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The creature doesn't murder Victor because it wants to make Victor suffer much like it has been forced to suffer. Victor created the monster only to abandon it immediately after it is brought to life. Because of his hideous features, the monster is shunned by everyone it comes in contact with and must face the world alone. The innocent creature is enraged because he is treated badly based on how he looks and sounds (he had yet to acquire language skills). In order for Victor to have a taste of what it is like to be alone as well as to make him suffer for his ill treatment, the creature begins killing off members of Victor's family.
Even though the creature was bent on extracting revenge from Victor, he still views Victor as his creator and father. It even weeps over Victor's dead body on Walton's boat before going out into the harsh winds of the North Pole to die.
Another reason that the creature keeps Victor alive is that it wants Victor to create a mate for him so that he would not be lonely in this world. Had Victor done so, the creature would have ended his rampage against the Frankenstein family. When Victor "denies [the creature its] wedding night", the monster to vows to be with Victor on his.
In addition, the creature chooses not to murder Victor, but to make Victor dependent on the creature. Victor is all the creature has in the world. There is no female companion since Victor changed his mind, ripped her up, and dumped her in the lake. There is no loving family (Victor and the DeLacey's abandon him), and there is no quiet assimilation into human society (everyone runs, screams, throws things at him, reacts badly to his size, shape, and physical ugliness). By tormenting Victor and killing all those Victor loves, the creature is making Victor like himself. At this point, Victor also has no one in the world except the creature upon whom he has sworn vengeance. This is why the creature leaves notes to antagonize Victor, hints as to where he is going, and food for Victor once they reach the icy climate. He does not want Victor's frail human body to give out on him...the creature is dependent on this dysfunctional family unit he has created by killing off Victor's loved ones.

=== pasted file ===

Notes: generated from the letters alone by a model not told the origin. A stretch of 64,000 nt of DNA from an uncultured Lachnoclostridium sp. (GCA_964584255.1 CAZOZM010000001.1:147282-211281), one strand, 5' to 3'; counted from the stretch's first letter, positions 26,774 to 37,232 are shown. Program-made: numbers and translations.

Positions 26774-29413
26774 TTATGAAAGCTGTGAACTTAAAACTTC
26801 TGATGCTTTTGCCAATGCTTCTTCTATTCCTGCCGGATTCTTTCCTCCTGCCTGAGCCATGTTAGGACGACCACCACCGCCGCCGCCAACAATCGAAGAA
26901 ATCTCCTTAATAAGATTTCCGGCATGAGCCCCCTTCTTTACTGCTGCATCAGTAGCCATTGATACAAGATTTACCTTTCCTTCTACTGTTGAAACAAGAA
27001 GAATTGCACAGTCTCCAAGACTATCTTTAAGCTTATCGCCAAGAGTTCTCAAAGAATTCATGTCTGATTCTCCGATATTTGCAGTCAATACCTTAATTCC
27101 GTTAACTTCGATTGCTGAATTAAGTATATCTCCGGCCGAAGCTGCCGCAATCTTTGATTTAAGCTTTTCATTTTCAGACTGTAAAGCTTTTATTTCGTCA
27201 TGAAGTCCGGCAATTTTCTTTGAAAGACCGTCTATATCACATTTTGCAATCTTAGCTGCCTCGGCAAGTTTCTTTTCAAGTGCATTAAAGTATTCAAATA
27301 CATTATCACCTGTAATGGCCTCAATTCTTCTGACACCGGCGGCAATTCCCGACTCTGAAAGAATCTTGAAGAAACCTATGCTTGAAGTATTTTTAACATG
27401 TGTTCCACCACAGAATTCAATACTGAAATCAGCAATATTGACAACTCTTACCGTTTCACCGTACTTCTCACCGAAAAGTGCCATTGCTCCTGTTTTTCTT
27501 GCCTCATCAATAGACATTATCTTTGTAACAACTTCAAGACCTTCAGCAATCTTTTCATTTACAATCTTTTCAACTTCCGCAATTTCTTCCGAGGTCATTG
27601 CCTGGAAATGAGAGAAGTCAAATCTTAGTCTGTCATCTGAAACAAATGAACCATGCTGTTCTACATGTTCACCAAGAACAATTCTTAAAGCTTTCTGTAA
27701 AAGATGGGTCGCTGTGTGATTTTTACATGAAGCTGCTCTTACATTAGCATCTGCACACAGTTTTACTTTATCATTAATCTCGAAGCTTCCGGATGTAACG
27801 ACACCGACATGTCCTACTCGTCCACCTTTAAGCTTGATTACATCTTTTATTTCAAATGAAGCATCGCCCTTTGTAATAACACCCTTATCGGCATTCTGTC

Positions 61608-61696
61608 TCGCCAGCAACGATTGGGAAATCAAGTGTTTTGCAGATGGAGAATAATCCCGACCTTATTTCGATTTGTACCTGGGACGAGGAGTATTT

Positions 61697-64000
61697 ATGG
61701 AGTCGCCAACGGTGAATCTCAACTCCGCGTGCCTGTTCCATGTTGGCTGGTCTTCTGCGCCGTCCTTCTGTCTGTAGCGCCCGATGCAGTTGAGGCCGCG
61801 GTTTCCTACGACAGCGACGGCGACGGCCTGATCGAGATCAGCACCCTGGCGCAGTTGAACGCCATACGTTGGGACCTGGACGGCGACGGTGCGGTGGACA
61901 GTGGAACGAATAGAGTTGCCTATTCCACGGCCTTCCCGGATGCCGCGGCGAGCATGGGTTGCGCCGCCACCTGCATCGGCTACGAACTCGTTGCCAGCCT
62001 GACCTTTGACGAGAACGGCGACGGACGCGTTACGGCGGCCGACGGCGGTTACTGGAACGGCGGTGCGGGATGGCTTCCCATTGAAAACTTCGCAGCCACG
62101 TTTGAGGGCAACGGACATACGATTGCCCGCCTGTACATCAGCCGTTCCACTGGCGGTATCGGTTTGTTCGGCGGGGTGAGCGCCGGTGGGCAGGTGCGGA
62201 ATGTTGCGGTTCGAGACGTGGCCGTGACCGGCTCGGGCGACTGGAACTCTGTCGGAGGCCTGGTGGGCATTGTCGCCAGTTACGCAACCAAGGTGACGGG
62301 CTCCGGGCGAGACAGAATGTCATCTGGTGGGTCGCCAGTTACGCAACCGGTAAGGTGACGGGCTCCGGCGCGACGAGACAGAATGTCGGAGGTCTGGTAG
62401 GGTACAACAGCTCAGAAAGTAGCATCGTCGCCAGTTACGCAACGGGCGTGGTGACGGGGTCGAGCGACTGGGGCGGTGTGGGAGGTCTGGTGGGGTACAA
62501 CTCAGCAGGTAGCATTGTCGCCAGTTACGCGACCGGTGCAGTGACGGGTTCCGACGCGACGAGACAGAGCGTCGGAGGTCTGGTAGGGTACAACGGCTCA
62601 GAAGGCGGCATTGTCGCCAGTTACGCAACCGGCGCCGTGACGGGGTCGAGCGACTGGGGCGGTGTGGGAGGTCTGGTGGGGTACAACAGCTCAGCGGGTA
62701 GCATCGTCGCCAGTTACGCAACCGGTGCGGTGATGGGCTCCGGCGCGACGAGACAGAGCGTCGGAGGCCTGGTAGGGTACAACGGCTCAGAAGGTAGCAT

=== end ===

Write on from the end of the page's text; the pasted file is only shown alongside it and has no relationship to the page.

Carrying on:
Consequently, when Victor dies on the ship, Robert Walton witnesses the creature's true despair. The creature tells Robert that he will kill himself since he no longer has any reason to live. As readers, we have no reason not to believe that the creature will do as he says since he has proven throughout the novel to be very dependable.
The monster doesn’t kill Victor because he is his creator, and in that sense his father. He also wants to keep Victor alive so that will he create a mate for him, telling Victor that doing so will make him good: “my virtues will necessarily arise when I live in communion with an equal” (142). Finally, when the monster realizes that Victor will not create a mate for him, he understands the best revenge is to torment him forever, for to make his life a hell would be worse punishment than releasing him from life. He tells Victor, “you live, and my power is complete” (198), and he is right, for Victor’s life then becomes consumed by tracking down the creature, a journey which ends with his death.
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